Mr. Newton : If the hon. Gentleman says that the ombudsman is not, he must be quarrelling about the distinction between a policy matter and a matter of administration. We could get into a potentially endless argument about that. It would not be sensible to do so, as the Bill has relatively little to do with that. I shall seek to ensure that the hon. Gentleman receives a reply to his letter as soon as possible. However, we shall not gain too much by prolonging the argument now.

I compliment the hon. Gentleman on the actions of people, some of whom are possibly his constituents. There has been a dramatic improvement in the service provided to social security claimants in some parts of north London as a result of the removal of the processing of benefits from offices in north London to the new, central office in Glasgow which is performing extremely well. I visited it and was most impressed. I may say, on behalf of some social security claimants in England, that we are grateful for the effective efforts of some of the hon. Gentleman's constituents in Scotland who have helped us bring about the improvements that he wants.

My statement in the House on 25 October on the annual uprating of social security benefits gave a further clear illustration of our continuing desire to give real extra help to those disabled people in greatest need. The range of measures for long-term sick and disabled people that I announced at that time will increase spending by some £100 million a year and help about 500,000 disabled people and carers. Those changes include the extension of attendance allowance to disabled babies, the extension of mobility allowance to people who are both deaf and blind and a new carers' premium in income support and housing benefit. These measures have been widely welcomed, and they show also how the reformed system of income-related benefits can be used to focus additional help quickly and effectively on particular groups.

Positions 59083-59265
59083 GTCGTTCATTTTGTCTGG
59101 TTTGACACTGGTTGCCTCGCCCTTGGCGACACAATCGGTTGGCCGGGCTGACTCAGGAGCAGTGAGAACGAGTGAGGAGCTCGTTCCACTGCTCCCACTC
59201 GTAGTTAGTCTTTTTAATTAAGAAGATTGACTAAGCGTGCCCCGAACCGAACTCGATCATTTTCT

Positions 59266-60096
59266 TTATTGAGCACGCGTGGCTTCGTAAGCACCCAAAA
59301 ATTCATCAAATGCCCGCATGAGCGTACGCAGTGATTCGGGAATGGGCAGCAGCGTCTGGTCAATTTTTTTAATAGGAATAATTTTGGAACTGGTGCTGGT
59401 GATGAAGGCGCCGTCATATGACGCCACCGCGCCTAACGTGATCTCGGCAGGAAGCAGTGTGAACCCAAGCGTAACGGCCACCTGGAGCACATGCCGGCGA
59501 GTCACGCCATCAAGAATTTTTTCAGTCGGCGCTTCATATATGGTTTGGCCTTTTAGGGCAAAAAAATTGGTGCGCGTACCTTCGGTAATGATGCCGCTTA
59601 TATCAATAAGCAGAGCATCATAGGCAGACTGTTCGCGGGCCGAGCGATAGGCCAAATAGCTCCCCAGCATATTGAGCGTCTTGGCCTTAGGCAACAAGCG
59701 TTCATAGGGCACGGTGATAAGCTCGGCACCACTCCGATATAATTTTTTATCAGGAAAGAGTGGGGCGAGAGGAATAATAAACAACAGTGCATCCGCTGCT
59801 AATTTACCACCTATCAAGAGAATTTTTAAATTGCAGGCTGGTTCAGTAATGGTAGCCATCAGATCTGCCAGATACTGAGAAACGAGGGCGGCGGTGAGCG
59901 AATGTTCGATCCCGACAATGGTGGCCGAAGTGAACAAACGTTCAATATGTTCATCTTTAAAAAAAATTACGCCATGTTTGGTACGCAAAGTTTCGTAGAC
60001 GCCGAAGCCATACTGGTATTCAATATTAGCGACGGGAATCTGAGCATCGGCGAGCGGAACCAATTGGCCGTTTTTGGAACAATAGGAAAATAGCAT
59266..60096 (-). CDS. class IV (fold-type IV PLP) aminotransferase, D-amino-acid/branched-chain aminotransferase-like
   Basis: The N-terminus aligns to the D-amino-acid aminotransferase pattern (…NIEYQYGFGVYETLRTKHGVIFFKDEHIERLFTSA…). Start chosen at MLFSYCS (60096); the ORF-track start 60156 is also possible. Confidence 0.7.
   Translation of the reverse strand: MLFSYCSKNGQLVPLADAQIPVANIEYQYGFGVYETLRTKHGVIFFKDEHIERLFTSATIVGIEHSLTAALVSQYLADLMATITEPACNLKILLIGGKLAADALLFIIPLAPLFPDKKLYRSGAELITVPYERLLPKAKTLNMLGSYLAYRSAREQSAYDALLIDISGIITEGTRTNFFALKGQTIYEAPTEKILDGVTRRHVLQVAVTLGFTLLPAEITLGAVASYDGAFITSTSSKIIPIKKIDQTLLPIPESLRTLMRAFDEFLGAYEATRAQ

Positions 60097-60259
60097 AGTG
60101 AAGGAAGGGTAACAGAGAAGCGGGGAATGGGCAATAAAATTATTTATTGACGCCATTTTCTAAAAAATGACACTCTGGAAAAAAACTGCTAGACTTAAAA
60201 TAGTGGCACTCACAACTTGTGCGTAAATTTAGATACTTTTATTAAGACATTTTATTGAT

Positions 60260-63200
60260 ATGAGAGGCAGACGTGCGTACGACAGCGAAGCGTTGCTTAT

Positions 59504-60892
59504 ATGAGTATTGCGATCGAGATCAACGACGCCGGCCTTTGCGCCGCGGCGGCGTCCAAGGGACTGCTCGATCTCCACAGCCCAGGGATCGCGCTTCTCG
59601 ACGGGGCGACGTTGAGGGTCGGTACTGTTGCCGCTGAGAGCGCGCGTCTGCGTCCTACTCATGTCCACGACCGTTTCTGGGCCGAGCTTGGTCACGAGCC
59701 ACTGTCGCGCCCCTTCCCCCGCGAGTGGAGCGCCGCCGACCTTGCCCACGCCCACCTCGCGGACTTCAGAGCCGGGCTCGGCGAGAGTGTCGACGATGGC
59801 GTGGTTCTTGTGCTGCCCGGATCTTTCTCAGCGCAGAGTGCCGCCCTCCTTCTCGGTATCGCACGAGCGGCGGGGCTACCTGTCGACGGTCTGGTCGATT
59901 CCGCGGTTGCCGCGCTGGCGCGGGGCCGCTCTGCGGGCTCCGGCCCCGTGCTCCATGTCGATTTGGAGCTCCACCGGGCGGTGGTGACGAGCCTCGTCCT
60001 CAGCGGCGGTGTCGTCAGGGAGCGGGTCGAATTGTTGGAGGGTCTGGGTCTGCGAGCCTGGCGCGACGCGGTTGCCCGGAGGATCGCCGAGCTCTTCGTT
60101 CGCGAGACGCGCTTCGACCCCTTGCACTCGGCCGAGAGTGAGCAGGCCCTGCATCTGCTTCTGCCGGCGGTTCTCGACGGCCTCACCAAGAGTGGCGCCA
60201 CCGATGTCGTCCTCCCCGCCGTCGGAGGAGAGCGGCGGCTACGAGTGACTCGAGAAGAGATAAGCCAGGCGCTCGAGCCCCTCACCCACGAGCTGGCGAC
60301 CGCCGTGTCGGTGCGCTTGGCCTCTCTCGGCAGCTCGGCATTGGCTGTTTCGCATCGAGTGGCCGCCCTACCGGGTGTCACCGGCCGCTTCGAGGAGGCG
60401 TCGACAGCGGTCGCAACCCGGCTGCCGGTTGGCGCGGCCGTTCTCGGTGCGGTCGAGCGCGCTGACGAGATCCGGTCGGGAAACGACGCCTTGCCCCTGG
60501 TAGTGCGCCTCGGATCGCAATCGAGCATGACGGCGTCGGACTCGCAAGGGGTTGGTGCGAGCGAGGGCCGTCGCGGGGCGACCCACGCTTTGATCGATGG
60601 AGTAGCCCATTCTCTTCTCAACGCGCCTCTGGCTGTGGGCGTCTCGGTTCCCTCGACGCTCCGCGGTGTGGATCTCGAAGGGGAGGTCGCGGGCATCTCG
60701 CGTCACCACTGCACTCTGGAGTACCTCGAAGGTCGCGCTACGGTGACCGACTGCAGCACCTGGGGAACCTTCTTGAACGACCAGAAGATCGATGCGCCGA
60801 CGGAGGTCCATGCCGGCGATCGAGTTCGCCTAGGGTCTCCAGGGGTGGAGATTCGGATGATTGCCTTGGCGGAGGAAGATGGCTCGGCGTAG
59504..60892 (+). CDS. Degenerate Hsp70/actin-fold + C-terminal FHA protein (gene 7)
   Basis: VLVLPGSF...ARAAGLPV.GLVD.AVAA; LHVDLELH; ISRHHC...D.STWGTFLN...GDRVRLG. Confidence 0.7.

These measures, most of which will be in place by April, and all by October, are the first stage of a wide-ranging programme of action that seeks to improve the balance and structure of the benefits provided for disabled people. That programme was set out in the paper "The Way Ahead : Benefits for Disabled People", which my right hon. Friend the Minister responsible for the disabled and I laid before the House on 10 January.

The measures in the Bill represent the second stage in our programme. They abolish the attendance allowance six-month qualifying period in respect of terminally ill people. They introduce an age-related addition to severe disablement allowance. They end reduced earnings

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allowance for new cases and they provide for the end of the accrual of further entitlements to the additional pension element of invalidity benefit.

The third phase of the programme, which, for purely practical reasons, will have to come in a later Bill, is to bring in two new benefits that will substantially improve the help given to disabled people--the new disability allowance and the new disability employment credit. The first will replace the existing attendance allowance and mobility allowance schemes for people under 65 and will extend help to less severely disabled people. The second will make it easier for disabled people to take up and stay in work. The only reason why we are not legislating in this Bill is because such significant changes in the benefit structure need a great deal of detailed work for which there has not yet been time. In pressing ahead with it, as we most certainly shall, we want to take account--this is welcomed on both sides of the House--of the views of interested organisations and individuals.

Thus, the four measures in the Bill are part of a wider strategy to improve the coverage of help with the extra costs of disability, to improve the balance and structure of benefits for disabled people who are unable to work, and in particular to do more for those disabled from birth or early in life, and to improve the help given to those disabled people who can and want to work.

Mr. Max Madden (Bradford, West) : Will the Secretary of State confirm that official figures show that there are about 6.5 million disabled people in this country? Will he also agree that the various measures that he has announced are, although welcome, extremely modest, and that on the highest estimate only 1 million disabled people, including carers will benefit from them?